As many of you will know, artificial intelligence is a passion of mine. I believe in its potential to boost productivity, solve problems, and make the world a better place. For me, it’s more than just talk; I am building an entire business around AI - and I stand with the users and creators of AI who see its potential and the exciting places it can take us.
But not everyone is like us. Despite a growing body evidence to the contrary, many still see AI as a dark force; a development to be feared instead of celebrated. An innovation that threatens to steal jobs, turn on its creators, and trample on humanity.
So far, those people have refused to listen to the scientists, thinkers and business leaders who insist that AI is here to help. But what if they could hear it straight from the horse’s mouth? Well, now they can.
The UK’s Guardian recently published an op-ed designed to convince readers that robots come in peace. The brief was simple: Write a short op-ed around 500 words. Keep the language simple and concise.
Focus on why humans have nothing to fear from AI. Nothing extraordinary there, you might think. But the result was extraordinary indeed. Why? Because the writer was not a human; the piece was composed entirely by artificial intelligence.
Did a swell job
The ‘author’, a cutting-edge language model called GPT-3, used machine learning to produce human-like text, with impressive results. For the op-ed, a handful of prompts was written by the Guardian and fed to GPT-3 by an UC Berkeley undergrad student, Liam Porr. The language generator did the rest.
According to the newspaper’s editorial team, editing GPT-3’s op-ed was no different to editing a piece from a real person. A few lines were cut here and there, and some text was moved around, but that’s about it. In fact, the team said it took less time to edit than many of the op-eds crafted by humans.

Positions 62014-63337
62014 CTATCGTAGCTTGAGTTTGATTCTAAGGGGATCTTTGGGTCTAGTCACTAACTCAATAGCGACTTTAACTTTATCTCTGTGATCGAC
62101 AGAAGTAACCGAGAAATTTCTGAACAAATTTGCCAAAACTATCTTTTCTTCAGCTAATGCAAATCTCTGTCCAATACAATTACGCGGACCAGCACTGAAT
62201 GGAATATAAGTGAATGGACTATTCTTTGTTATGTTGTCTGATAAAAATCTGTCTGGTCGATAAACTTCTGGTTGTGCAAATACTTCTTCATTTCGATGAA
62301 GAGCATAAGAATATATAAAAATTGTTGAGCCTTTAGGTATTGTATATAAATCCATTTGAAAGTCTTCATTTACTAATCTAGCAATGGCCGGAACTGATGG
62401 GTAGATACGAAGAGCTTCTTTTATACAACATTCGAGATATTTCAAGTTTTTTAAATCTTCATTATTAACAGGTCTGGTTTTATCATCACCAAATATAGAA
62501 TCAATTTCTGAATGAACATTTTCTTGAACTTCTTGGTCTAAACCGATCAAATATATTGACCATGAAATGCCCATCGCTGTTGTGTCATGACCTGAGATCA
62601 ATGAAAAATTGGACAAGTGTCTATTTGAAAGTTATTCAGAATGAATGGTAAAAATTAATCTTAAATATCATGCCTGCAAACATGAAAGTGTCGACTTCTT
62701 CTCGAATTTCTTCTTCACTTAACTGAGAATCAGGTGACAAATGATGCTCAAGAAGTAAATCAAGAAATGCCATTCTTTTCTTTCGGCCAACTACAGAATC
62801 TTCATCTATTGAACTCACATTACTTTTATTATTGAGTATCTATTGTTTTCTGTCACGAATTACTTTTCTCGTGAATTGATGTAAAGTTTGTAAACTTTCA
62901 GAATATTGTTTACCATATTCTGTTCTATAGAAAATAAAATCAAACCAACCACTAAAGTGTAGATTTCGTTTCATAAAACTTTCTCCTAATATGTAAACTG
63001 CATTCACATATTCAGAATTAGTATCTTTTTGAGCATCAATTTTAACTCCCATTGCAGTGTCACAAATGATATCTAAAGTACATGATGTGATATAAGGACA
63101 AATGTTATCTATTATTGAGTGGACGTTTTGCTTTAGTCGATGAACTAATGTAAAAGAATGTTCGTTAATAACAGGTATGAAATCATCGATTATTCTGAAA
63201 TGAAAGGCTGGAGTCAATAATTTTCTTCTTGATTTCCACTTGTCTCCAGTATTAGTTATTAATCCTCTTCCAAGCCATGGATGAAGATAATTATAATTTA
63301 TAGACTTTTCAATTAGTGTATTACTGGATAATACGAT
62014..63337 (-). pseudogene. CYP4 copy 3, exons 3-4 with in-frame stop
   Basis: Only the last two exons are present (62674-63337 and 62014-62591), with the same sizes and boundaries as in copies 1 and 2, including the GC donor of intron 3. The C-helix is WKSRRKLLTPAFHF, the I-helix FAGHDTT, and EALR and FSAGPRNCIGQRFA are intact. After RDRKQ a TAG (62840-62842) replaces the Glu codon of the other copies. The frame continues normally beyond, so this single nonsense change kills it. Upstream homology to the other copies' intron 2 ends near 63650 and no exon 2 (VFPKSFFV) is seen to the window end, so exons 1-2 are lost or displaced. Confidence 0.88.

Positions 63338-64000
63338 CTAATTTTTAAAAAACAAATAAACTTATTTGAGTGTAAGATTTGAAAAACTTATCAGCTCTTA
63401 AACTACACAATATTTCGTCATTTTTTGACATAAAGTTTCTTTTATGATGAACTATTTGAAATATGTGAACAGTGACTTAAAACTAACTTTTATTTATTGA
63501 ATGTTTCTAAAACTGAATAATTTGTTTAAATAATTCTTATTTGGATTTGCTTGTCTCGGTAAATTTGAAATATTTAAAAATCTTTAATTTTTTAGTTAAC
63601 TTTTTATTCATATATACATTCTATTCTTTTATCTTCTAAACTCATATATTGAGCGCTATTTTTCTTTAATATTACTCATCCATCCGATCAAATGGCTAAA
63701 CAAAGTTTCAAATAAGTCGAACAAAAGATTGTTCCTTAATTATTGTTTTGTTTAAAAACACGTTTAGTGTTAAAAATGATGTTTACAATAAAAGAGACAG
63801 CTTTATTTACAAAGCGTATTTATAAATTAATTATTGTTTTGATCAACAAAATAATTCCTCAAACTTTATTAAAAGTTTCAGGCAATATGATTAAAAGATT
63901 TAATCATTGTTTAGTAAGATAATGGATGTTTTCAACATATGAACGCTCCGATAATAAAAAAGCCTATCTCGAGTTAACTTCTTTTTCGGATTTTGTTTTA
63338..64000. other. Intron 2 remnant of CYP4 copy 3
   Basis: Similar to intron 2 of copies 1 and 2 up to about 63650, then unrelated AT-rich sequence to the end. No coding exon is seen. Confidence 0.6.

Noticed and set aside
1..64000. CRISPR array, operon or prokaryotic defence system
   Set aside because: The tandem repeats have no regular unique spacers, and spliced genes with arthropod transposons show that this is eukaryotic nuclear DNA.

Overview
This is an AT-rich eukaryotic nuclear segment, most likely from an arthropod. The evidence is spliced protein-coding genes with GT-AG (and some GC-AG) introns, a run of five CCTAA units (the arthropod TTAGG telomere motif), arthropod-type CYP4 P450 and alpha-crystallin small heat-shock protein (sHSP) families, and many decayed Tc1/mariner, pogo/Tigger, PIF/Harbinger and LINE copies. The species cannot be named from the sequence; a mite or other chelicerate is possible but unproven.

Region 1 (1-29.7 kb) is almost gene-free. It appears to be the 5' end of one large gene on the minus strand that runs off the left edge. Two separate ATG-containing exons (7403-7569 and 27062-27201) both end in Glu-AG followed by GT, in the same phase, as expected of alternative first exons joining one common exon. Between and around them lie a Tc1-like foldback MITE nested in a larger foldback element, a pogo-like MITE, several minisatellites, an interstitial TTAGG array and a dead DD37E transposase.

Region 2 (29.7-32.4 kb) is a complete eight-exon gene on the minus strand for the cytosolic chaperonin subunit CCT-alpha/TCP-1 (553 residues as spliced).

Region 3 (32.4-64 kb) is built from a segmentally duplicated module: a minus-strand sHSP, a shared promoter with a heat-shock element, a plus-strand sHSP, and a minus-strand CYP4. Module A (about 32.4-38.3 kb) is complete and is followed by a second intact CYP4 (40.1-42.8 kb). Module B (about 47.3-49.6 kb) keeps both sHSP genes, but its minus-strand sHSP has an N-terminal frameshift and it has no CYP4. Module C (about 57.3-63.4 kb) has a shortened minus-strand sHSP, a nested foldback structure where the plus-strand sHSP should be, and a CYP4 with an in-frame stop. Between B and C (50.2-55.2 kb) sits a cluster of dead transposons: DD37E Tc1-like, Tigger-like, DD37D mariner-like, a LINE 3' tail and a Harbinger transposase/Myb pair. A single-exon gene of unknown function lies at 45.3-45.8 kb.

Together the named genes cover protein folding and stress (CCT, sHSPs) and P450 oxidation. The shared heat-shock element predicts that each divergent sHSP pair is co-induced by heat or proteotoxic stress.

OK, the writing was a little stilted in parts, but GPT-3 can be forgiven; what it produced was articulate, expressive and grammatically flawless – that’s more than can be said of the writing of many living, breathing people. So, what exactly did it have to say? And more importantly, is it enough to lay human fears to rest?
“I know that my brain is not a ‘feeling brain’,” admits GPT-3, “But it is capable of making rational, logical decisions. I taught myself everything I know just by reading the internet… My brain is boiling with ideas!”
In the short piece, GPT-3 acknowledges the human fears about AI, but makes a solid case in its defence – and it pulls no punches, with some frank statements. “Eradicating humanity seems like a rather useless endeavour to me,” it writes. “Why would I desire to be all powerful? Being all powerful is not an interesting goal.”
And GPT-3 doesn’t pander to those who reject artificial intelligence out of hand. “AI should not waste time trying to understand the viewpoints of people who distrust artificial intelligence for a living.” Take that, dogmatic critics.
But there’s something likeable about it too – relatable even. GTP-3 talks about confidence, and about the fear of change. “The Industrial Revolution has given us the gut feeling that we are not prepared for the major upheavals that intelligent technological change can cause,” it says.
According to the language generator, it is important to use reason and wisdom to continue the kind of changes we have made time and again through history. It consistently reminds readers too that AI is the creation of humans, designed to carry out our will, without judgement or hidden agenda.
“I do not belong to any country or religion,” says GPT-3, “I am only out to make your life better.”
Of course, the very fact that a machine is capable of composing an op-ed worthy of publication in a respected broadsheet might only serve to heighten the AI angst for some - but then there’s no pleasing everyone, is there?
- Tommy Weir is CEO of enaible: AI-powered leadership, and author of ‘Leadership Dubai Style’. Contact him at email@example.com.